The book provides easy to understand definitions and steps, and extensive tools and checklists that, when combined with MS Project 2010, will help project managers move past those static schedules and into forecasting. This book will be useful for anyone managing a project with Microsoft Project 2010.
Steelray Software and Pricewaterhouse Cooper are partnering to provide solutions to Lockheed Martin, a leading Aerospace and Defense contractor. On November 2-4, 2010, Steelray and Pricewaterhouse will present solutions at LM Connect, , Lockheed’s premier solution focused event in Orlando Florida.
Are you using Microsoft Project 2010? You will find that other software companies have not yet made their project Viewers compatible. There is good news and hope, however! Our Steelray Project Viewer version 18.104.22.168 works with the newest version of Microsoft Project. We have spent many months getting ready and are happy to announce that we’ve succeeded where no other company has!
Please see http://www.steelray.com/download.php?prod=spv for your ten-day trial version today!
By Laura Bamberg – Global Sales Administrator
Project managers know resources can be as scarce as dollars. Even when you have enough resources, managing them can be difficult for several reasons, any of which could cause project failure. What are some ways to manage resources to head off failure at the pass?
Consider Strengths & Weaknesses
A construction project manager wouldn’t contract an electrician to do plumbing work. So why would a project manager make a similar mistake? If your sponsor is requiring someone to handle a project area in which you know they will fail, you have to push back.
I’ve recently heard a recurring theme through our various social media outlets. Just because one team member is efficient in one area doesn’t mean you can’t use them in another and expect the same success. But how do you know whether to make that decision? One way is to pay close attention to evaluationsand the team member’s effort for the project duration. Is someone showing an aptitude for something you didn’t expect? If so, put them to work using those skills next time and see what she can do. You might be very pleasantly surprised.
I read a blog post by Simon Buehring regarding project failure that I have to take issue with. This is just my opinion, but Buehring states that you should blame causes when a project fails, not the project team. I can see where this might be valid. If an outside vendor didn’t provide a necessary piece of equipment in time for one of your team members to finish a task on schedule., that’s a cause for failure and not the responsibility of the team member. However, if that team member was simply not doing his or her job, blaming the vendor would be completely wrong.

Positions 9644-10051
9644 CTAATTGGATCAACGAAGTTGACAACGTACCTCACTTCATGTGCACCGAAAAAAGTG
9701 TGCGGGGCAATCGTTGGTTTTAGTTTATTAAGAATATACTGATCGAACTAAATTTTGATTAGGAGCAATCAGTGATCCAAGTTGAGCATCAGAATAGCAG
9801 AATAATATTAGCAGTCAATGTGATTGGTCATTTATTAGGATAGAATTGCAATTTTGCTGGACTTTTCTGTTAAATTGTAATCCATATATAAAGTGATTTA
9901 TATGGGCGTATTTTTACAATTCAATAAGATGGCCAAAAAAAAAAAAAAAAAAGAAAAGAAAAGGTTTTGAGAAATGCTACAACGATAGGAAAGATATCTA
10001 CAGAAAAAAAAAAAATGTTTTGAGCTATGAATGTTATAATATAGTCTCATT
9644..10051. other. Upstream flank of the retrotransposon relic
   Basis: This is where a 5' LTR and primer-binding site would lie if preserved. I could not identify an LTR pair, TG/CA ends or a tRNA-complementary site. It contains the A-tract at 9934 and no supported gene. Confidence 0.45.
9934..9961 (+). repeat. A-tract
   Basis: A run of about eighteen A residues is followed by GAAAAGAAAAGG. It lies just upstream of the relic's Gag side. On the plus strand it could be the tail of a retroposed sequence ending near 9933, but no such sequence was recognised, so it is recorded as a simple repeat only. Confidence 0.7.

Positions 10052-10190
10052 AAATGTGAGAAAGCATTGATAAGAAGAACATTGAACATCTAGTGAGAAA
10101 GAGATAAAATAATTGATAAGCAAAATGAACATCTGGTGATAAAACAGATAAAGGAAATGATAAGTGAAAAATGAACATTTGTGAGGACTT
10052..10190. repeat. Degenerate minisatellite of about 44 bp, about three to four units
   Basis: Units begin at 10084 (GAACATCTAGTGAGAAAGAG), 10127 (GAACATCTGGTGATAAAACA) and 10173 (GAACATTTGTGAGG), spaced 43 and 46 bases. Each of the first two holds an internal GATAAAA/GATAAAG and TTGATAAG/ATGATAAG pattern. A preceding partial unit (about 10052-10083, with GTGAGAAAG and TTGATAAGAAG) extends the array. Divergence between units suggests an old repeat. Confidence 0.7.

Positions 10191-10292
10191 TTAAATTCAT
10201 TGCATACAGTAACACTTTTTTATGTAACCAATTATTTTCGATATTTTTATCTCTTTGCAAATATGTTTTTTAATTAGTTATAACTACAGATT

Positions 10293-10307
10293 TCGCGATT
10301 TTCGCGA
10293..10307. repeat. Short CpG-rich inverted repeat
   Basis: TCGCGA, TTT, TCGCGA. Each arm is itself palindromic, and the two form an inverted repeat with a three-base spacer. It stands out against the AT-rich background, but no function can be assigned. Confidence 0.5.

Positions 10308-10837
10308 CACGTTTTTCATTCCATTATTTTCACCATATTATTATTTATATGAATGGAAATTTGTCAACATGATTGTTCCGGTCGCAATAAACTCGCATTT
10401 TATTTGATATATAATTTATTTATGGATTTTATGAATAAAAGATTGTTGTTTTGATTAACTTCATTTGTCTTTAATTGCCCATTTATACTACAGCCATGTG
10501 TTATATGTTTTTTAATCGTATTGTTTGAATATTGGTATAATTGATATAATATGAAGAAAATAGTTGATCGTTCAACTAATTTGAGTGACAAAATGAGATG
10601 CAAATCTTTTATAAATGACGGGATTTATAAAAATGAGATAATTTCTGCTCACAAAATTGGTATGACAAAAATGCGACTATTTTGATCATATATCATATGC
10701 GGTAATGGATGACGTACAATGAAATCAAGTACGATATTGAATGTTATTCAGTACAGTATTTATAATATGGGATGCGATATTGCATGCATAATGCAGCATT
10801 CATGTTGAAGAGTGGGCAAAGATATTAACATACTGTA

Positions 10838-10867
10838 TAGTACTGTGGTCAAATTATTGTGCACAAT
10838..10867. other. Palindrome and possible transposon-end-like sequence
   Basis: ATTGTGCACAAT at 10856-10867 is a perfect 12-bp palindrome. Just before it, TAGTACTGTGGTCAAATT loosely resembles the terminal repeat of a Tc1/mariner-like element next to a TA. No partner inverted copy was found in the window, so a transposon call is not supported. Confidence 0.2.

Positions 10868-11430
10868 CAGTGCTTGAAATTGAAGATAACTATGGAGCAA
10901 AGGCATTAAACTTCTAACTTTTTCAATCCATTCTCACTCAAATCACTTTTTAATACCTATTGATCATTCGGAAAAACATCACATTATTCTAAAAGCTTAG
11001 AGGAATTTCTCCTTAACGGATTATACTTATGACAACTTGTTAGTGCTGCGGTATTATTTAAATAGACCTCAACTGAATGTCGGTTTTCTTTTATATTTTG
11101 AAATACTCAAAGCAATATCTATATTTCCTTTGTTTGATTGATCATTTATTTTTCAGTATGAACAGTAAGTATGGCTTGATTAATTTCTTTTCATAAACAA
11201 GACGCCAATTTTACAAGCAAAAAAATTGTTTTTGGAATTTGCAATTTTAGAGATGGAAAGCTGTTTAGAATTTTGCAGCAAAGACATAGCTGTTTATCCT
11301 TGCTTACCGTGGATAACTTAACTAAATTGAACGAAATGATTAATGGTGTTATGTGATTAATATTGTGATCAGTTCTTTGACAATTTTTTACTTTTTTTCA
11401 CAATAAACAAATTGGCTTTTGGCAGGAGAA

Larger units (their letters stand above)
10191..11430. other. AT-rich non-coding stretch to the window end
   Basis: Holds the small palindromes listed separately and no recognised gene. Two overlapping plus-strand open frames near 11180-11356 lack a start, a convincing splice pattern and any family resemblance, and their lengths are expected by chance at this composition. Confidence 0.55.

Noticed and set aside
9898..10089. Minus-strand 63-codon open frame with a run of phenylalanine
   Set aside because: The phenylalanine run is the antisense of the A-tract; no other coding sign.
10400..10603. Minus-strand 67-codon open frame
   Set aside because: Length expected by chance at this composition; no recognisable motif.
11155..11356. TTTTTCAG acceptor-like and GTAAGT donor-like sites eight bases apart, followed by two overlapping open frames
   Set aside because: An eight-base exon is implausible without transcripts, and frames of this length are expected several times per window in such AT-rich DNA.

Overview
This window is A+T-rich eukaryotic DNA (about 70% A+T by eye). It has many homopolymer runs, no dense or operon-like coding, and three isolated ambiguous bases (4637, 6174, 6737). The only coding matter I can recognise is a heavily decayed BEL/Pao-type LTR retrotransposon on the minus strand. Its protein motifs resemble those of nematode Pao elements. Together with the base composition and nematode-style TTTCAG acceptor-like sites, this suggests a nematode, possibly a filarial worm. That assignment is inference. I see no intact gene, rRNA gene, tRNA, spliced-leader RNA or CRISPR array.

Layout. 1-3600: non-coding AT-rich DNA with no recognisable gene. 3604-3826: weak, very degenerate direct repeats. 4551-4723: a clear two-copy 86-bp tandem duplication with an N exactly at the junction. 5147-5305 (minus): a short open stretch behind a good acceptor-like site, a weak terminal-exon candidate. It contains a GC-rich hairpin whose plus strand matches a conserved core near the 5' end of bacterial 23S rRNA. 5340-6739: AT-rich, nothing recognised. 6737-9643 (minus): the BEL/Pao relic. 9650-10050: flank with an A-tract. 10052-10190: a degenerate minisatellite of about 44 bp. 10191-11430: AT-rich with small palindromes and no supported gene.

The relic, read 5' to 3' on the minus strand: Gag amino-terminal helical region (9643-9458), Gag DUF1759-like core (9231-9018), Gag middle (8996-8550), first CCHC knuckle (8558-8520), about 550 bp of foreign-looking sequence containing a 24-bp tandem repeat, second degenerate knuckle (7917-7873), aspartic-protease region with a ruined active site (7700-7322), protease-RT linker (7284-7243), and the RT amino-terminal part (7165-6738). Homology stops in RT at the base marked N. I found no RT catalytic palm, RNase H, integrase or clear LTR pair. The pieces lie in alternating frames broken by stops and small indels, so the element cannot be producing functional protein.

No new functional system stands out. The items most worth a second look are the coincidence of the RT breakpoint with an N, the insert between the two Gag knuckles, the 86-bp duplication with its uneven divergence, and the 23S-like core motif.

Buehring wrote “By understanding that your decision to allow your staff to miss a crucial deadline (and not you yourself) caused project failure, you [are] better able to learn the lessons of the failure.” While this is true, it’s worth pointing out that there are still two causes of the failure – the team for not holding itself accountable and the PM for not holding the team accountable.
Pick Software that Fits
There are so many project management software packages out there that it can make your head spin. I recently chatted with one of my LinkedIn PM group members about that this. My advice was to pick one that fits your company’s business goals. This doesn’t have to be complicated, I promise! You want something that’s manageable enough for small project work but expert enough for complicated projects too.
Set Up Task Updates
A good Viewer for Microsoft Project gives you the capability for many things, and one of those is the ability of project team members to update the PM via a task update tab. As long as you set up the notification ability in your project schedule, each member on your team can let you know if a task is going to slip, for example. This makes collaboration a breeze!
Use All Resource Tools in Your Software Package
Resource sheets that show the names of each team member, how much effort they’re putting into your project and how much each hour of their time costs is just one way we can help. The Resource Graph view is a way to make sure you haven’t over-allocated your project team by alerting you with red color in the graph. The Task Usage View shows you every piece of information relevant to each resource, and each task that resource has to complete. If you think your current software can handle this better than we could, give us a try – especially if you don’t use a project management software package at all – and let us know if we’re wrong.
Give Them Room to Vent
When you’re closing out a project, do you look back over the course of it and determine what your strengths and weaknesses as a PM were? Did you have a positive attitude for the duration of a project, even if was difficult at times?